Vacant Supreme Court Seat Filled

by Joey Derrico

After more than a year of intense deliberation from both sides of the political aisle, a candidate has been nominated and confirmed to fulfill the vacant 9th seat on the Supreme Court. Forty-nine-year-old Neil Gorsuch will take the place of deceased Justice Antonin Scalia, who passed away last February from a heart attack at the age of 79.

Speaking in terms of credentials, Gorsuch is an extremely qualified candidate. Gorsuch attended Columbia University for undergraduate studies and then Harvard University Law School to receive his Juris Doctor degree, graduating in 1991.  Furthermore, Gorsuch would later attain a Doctor of Philosophy in Law from Oxford University in 2004. Gorush served as a clerk for the U.S. Court of Appeals for the D.C. Circuit from 1991 to 1992. After a stint at the Department of Justice, Gorsuch was nominated by former president George W. Bush to the Court of Appeals for the Tenth Circuit and later confirmed unanimously by the Senate. Gorsuch served on the Tenth Circuit until his subsequent nomination to the Supreme Court.

Seen as a Conservative who will carry on Scalia’s legacy, Gorsuch’s nomination came with intense criticism and outcry from Democrats. This is a result of former President Obama’s nominated candidate, Merrick Garland, not receiving a hearing in the Senate, breaking from tradition.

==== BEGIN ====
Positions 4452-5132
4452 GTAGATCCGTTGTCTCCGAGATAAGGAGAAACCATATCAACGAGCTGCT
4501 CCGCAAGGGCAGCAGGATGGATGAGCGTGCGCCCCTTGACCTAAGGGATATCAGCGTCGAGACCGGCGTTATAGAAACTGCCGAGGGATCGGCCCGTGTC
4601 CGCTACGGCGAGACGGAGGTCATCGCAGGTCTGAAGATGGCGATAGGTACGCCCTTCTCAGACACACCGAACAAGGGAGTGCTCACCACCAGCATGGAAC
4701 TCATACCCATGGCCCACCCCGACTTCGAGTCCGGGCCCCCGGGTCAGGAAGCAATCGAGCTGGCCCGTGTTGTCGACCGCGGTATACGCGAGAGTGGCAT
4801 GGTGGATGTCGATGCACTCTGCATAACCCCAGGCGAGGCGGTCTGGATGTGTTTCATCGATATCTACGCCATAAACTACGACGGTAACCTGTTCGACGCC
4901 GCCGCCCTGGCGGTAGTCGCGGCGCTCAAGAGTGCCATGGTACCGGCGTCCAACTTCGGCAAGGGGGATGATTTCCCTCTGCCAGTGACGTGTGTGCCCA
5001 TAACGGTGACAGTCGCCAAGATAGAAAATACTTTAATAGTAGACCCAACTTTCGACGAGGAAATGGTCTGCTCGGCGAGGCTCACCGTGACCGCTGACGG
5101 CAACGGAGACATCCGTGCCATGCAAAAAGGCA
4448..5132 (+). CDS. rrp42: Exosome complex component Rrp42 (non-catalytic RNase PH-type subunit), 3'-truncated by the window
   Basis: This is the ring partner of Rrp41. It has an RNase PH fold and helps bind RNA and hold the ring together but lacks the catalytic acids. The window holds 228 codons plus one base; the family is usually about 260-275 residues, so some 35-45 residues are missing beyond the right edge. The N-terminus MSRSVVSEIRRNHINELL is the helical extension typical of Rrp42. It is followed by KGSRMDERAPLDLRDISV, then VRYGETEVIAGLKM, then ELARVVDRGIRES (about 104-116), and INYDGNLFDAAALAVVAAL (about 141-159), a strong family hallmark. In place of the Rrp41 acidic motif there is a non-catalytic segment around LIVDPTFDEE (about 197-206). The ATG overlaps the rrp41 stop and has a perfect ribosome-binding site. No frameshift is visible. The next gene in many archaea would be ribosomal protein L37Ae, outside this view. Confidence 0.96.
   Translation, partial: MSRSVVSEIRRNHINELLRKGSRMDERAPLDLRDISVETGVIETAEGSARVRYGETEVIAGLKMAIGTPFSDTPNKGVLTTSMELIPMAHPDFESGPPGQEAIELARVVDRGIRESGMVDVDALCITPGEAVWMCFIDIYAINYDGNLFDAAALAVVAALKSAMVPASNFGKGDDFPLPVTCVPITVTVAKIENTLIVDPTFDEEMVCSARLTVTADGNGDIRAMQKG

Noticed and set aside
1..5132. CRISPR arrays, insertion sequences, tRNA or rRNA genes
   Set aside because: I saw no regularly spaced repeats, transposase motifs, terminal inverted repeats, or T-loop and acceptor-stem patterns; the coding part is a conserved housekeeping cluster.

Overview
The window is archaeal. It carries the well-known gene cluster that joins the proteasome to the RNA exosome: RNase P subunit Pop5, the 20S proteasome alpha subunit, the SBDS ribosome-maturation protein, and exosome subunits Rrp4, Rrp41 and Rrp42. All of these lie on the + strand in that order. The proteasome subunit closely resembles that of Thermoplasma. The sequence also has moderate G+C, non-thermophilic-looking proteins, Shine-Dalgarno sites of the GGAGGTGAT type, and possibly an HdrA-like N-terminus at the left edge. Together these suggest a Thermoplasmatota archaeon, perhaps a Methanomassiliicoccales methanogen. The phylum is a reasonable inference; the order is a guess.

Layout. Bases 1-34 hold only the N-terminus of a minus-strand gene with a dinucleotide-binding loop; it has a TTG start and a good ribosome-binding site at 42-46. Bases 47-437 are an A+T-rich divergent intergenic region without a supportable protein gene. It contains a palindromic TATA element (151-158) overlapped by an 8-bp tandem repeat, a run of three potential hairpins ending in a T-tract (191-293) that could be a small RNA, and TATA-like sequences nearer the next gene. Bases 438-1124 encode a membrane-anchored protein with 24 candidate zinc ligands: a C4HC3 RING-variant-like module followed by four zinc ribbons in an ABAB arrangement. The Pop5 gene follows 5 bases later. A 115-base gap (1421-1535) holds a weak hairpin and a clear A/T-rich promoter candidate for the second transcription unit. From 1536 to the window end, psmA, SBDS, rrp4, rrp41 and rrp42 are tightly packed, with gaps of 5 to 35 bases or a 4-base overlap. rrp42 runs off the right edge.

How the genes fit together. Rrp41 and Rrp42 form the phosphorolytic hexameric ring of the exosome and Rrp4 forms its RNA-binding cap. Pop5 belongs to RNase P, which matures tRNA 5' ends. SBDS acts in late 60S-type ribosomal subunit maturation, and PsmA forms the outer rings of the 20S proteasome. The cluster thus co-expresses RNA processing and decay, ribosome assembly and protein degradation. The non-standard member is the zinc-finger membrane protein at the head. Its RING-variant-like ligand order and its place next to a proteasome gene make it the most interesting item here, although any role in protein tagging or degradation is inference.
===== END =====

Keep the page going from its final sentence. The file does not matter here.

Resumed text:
The confirmation of Gorsuch, however, proved to be a strenuous task for Republicans. Sixty votes are required to confirm a nominee to the Supreme Court, a precedent that has been followed for over 200 years. Republicans hold 52 seats in the Senate, which means 8 Democrats would have to deviate from their party and vote for Gorsuch to confirm him. All Republican members and 4 Democrats voted for Gorsuch, meaning his confirmation fell short of the required 60 votes. Instead of finding a new candidate, Senate Majority Leader Mitch McConnell (R-KY) imposed the “nuclear option,” which changed the rule of needing 60 votes to only needing a simple majority. With this new rule in place, the Senate confirmed Neil Gorsuch to the Supreme Court.

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